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Indigenizing the WCVM speaker Ernie Walker leads a tour at Wanuskewin, Saturday, Sept. 17, 2016. Photo by Gwen Roy

Speakers to examine Indigenous issues

When the Truth and Reconciliation Commission (TRC) released its final report in 2015, Canadians were presented with a series of calls to action for creating healing and harmonious relations between the Indigenous and non-Indigenous citizens of Canada.

When the Truth and Reconciliation Commission (TRC) released its final report in 2015, Canadians were presented with a series of calls to action for creating healing and harmonious relations between the Indigenous and non-Indigenous citizens of Canada.

In his final report, TRC Chair Chief Justice Murray Sinclair stated that "education is the key to reconciliation."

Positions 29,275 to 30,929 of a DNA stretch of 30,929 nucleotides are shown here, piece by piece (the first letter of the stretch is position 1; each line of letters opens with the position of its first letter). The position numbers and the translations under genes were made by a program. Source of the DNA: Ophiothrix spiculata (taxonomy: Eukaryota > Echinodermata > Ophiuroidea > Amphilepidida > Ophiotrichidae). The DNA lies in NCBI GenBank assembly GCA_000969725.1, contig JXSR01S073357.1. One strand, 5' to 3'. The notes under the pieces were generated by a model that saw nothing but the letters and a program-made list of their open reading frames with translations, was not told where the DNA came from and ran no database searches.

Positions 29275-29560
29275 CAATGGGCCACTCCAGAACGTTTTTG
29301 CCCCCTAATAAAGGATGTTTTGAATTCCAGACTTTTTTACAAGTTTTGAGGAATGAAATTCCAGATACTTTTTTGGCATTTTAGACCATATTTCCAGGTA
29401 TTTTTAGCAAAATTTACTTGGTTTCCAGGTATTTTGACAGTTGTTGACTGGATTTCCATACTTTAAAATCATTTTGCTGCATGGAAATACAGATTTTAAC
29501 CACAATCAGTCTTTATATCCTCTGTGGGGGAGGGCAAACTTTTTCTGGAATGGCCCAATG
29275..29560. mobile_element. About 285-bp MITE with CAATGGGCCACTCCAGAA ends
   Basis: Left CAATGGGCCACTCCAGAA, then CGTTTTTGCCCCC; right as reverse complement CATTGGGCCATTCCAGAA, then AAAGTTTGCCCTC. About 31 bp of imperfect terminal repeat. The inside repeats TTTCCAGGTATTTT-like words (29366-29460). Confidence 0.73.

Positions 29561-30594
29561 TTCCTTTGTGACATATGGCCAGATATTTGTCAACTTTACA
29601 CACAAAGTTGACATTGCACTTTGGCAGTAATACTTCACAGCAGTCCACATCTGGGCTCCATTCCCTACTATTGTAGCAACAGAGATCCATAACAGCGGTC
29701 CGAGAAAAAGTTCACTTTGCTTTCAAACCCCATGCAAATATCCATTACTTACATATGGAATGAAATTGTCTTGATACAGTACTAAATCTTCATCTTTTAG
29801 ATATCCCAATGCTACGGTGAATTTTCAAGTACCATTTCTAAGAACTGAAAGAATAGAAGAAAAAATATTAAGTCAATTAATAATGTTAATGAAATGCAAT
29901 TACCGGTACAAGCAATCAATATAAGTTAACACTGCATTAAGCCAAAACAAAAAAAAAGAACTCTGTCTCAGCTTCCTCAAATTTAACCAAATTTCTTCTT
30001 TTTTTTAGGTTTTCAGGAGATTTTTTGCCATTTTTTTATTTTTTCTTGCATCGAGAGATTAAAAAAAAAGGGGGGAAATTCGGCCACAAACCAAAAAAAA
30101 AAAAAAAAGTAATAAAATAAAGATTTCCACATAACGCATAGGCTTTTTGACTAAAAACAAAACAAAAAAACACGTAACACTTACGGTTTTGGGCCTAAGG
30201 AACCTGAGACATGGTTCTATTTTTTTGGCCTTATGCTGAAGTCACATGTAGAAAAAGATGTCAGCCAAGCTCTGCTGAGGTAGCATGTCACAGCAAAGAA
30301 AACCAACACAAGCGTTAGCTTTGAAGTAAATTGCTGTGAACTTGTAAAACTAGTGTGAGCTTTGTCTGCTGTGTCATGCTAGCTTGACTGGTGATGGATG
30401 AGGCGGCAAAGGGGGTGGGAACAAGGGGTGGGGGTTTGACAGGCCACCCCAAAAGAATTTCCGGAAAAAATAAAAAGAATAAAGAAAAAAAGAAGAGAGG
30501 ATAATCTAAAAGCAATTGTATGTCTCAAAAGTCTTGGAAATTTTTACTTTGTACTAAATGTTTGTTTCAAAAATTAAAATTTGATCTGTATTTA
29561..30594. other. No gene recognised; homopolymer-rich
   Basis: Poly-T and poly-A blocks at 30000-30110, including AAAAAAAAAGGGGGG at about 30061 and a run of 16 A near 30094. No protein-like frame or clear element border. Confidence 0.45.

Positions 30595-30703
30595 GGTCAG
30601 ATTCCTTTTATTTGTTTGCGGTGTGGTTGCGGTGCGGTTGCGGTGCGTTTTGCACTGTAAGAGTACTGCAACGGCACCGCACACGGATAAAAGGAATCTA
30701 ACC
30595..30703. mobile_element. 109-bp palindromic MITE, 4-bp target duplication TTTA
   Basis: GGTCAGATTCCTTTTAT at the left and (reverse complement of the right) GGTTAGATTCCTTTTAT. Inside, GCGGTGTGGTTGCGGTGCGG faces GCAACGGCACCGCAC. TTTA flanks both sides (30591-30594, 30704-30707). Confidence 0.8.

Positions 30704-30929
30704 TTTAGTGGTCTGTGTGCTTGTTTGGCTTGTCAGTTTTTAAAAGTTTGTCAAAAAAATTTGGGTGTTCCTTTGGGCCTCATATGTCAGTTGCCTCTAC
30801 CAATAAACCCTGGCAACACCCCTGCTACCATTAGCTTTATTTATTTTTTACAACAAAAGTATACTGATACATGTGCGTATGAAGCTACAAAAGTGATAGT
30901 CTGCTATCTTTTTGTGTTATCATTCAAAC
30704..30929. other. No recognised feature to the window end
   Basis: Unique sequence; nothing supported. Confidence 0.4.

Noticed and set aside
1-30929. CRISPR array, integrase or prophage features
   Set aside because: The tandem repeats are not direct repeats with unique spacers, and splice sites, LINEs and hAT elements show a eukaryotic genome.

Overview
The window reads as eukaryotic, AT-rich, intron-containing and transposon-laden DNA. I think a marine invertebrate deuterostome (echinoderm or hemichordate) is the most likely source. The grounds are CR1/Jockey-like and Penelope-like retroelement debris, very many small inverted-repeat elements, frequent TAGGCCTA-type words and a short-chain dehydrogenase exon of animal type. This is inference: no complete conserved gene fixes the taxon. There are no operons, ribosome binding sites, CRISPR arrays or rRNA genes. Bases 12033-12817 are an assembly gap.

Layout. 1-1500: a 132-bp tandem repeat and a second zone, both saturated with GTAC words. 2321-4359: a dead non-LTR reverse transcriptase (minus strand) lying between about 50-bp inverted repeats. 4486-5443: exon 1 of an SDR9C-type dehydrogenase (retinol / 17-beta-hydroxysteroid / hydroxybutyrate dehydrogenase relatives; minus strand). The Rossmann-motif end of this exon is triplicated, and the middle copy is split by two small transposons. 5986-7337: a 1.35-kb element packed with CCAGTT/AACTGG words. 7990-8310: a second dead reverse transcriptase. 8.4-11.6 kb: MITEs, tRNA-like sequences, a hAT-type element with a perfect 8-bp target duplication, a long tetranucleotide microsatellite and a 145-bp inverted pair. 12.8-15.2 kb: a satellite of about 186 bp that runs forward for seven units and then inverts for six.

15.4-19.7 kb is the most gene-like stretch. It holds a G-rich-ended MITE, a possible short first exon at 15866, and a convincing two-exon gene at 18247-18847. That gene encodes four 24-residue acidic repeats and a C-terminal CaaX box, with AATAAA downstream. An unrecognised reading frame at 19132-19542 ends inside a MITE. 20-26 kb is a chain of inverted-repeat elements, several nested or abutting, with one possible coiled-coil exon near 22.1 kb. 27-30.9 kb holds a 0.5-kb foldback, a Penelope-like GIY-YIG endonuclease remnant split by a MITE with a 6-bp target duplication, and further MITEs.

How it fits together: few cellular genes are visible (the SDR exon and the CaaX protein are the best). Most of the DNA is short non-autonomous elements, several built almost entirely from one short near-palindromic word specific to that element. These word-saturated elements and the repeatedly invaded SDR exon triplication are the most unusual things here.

This push toward education as the key to healing and understanding was the genesis for a speaker series that aims to provide education for Western College of Veterinary Medicine (WCVM) students, faculty and staff.

Sinclair suggested that universities would be the nexus for change, and this is a call that WCVM veterinary professor Dr. Andy Allen has taken seriously.

"The goal is that Canadians of all backgrounds become more familiar with the issues that face our indigenous people," says Allen, who is also chair of the Dean's Advisory Committee on Indigenous Engagement at the veterinary college.

Last fall, Dr. Allen arranged a speaker series titled "Indigenizing the WCVM" that's open to the college's staff and students as well as the broader university community. So far, speakers have included Ernie Walker, Jim Miller, Bill Waiser and Jeff Baker who have provided anthropological and historical background on the relationship between First Nations and Métis peoples and settlers in Saskatchewan and Canada.

The remaining presentations focus on future and current Indigenous issues, and Allen says he already has ideas for next year.

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